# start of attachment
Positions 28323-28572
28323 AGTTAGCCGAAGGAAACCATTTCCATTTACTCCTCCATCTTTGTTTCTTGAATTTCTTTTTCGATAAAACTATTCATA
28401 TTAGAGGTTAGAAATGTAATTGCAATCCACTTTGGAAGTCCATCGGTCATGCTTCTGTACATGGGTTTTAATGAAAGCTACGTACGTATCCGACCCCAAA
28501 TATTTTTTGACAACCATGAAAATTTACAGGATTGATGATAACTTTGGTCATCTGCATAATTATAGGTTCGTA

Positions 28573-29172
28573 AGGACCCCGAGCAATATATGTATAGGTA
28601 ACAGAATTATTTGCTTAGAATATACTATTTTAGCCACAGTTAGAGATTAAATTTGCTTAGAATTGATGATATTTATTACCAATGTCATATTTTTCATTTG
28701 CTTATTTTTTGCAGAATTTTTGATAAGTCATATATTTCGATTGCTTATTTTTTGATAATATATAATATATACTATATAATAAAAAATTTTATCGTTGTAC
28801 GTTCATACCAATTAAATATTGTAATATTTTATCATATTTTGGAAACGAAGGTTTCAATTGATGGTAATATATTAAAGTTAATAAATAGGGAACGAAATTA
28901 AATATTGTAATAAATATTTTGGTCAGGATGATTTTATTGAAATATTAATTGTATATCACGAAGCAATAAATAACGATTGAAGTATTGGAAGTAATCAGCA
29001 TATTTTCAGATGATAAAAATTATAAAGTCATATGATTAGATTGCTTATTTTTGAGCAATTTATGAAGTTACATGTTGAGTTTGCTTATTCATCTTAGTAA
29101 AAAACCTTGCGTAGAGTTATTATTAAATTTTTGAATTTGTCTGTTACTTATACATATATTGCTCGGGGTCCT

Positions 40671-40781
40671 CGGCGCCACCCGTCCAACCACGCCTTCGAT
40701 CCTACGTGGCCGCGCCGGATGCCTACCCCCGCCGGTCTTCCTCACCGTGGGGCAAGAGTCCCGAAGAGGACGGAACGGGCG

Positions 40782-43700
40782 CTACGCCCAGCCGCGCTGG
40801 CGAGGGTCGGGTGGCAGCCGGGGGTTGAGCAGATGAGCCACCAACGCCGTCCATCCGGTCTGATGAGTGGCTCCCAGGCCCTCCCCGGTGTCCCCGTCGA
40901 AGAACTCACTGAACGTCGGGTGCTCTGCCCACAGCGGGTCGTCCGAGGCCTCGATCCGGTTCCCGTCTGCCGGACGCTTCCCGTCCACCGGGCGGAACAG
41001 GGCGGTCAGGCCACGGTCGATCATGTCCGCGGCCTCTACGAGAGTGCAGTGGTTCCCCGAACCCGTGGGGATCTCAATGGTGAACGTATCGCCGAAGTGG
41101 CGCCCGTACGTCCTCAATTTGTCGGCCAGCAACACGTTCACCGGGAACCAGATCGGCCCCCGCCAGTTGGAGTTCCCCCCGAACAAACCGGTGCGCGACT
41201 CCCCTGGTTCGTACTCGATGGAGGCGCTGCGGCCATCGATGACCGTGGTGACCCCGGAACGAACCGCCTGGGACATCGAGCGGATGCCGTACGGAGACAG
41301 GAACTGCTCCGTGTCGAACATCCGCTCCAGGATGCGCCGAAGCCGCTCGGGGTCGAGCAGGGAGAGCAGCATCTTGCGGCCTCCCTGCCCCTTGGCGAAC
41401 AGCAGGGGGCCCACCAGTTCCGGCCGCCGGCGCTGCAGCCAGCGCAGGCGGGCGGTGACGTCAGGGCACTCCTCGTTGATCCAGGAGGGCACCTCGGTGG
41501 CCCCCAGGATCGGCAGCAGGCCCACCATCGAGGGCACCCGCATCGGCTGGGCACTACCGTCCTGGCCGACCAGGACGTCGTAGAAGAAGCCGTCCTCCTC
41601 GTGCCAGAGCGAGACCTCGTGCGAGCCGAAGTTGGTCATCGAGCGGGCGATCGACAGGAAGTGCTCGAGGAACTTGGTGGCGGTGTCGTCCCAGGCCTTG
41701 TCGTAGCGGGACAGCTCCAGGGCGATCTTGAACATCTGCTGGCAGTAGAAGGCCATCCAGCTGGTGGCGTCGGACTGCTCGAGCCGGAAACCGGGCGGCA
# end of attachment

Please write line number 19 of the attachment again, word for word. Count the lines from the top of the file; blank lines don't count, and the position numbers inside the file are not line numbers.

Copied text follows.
40901 AGAACTCACTGAACGTCGGGTGCTCTGCCCACAGCGGGTCGTCCGAGGCCTCGATCCGGTTCCCGTCTGCCGGACGCTTCCCGTCCACCGGGCGGAACAG